Pig Destroyer may have helped make it seem normal for grind bands to do away with bassists completely, but bands such as Water Torture have demonstrated that the opposite route can be successful, making grind with no guitars. Italians Repulsione feature two bassist within their line-up, making Desecrating a record that’s full of low-end weight, that works incredibly well with their powerviolence-esque energy, bursts of speed, and old-school grind feel. This is a record that sounds like an infected blade, with a dirty fuzz to the production, and an aura of festering decay. It’s nasty, it’s fast, and it’s pretty great.
Grind can sometimes come across as being excessive to the point of monotony, with high speeds and bursts of violence plowing through any potential dynamics until the record becomes some strange, twisted form of loud, fast ambient. That’s not the case with Desecrating. Repulstione are grind veterans, having been together since 2004, and as such there’s plenty of intelligent song-craft on the record. Sure, opening tracks such as ‘Vomero’ and ‘Junkyard Dog’ may charge ahead with the kind of reckless abandon found in powerviolence. But there’s also songs like ‘An Infamous Beast’, which shifts and changes form and tempo across its four minute duration; and ‘Last Man Standing’ shows that the band know how to keep the tempo high whilst moving through a variety of textures. Over these longer songs, it almost starts to feel like a Godflesh record where the instruments have been recorded at the right tempo – there’s a similar feeling of indsutrial precision and groove, conjuring up dystopian imagery.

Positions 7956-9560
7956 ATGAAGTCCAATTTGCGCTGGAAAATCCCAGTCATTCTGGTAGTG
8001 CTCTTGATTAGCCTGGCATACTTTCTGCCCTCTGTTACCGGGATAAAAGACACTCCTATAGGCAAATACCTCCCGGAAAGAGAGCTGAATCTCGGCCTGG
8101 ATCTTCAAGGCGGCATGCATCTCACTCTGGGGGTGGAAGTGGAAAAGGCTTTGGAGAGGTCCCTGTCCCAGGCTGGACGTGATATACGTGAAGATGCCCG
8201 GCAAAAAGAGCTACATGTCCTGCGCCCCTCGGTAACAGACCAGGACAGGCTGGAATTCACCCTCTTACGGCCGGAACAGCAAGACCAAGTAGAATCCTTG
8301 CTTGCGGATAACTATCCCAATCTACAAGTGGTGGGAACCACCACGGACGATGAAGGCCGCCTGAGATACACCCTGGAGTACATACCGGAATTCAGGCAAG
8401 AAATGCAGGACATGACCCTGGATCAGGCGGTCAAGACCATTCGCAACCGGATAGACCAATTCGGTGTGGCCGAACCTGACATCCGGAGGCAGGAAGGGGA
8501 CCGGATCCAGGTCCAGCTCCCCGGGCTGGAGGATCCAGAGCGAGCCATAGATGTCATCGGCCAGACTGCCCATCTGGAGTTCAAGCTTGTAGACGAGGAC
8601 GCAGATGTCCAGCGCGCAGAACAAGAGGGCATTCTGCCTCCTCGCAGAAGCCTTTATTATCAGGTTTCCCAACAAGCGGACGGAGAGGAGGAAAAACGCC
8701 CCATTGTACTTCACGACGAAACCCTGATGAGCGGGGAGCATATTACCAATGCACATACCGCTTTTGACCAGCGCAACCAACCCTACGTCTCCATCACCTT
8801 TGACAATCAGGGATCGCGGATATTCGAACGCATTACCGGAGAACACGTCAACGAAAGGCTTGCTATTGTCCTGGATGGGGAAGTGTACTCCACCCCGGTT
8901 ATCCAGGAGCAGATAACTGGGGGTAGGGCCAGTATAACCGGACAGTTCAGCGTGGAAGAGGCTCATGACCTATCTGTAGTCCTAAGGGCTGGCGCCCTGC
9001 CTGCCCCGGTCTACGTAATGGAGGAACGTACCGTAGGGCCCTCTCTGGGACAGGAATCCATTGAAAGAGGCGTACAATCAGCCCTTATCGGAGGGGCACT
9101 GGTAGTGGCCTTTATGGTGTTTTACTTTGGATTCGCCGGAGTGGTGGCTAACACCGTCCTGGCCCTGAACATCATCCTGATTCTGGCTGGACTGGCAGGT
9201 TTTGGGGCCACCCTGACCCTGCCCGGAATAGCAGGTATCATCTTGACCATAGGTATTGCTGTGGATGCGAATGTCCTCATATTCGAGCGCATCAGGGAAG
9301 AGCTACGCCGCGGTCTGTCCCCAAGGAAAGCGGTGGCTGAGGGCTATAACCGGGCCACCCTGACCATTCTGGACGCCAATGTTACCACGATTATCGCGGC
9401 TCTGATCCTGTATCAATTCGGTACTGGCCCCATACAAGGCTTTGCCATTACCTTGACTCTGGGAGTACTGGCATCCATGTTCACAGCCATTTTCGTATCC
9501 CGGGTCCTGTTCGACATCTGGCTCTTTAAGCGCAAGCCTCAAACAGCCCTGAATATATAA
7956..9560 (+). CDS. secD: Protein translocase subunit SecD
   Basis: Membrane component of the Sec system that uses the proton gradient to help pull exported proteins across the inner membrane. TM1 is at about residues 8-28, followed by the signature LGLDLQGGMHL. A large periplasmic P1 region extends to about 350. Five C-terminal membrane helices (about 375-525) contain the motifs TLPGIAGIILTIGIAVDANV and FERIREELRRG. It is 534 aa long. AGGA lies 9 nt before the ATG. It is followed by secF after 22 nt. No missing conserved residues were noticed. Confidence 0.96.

Initially though, Desecrating is all about the rush of energy, and the dirty low-end fuzz of the bass guitars. They have a real growl to them, which works very well with the raw drum production and vocalist Mosh’s barks and growls. And as you’d hope for from a grind record, there’s a lot of energy and speed packed in to the 30 minute duration of the album; it’s a real rush of adrenaline on early listens, whilst the clever song-writing keeps it interesting as time goes by and the initial burst of excitement starts to naturally fade. The double bass guitar assault does give it a notably different sound than most other grind and powerviolence records, but that would be for nothing if the song-writing wasn’t up to par – which it definitely is. Desecrating is a fine album, that will give you that kick to get going at the start of the day.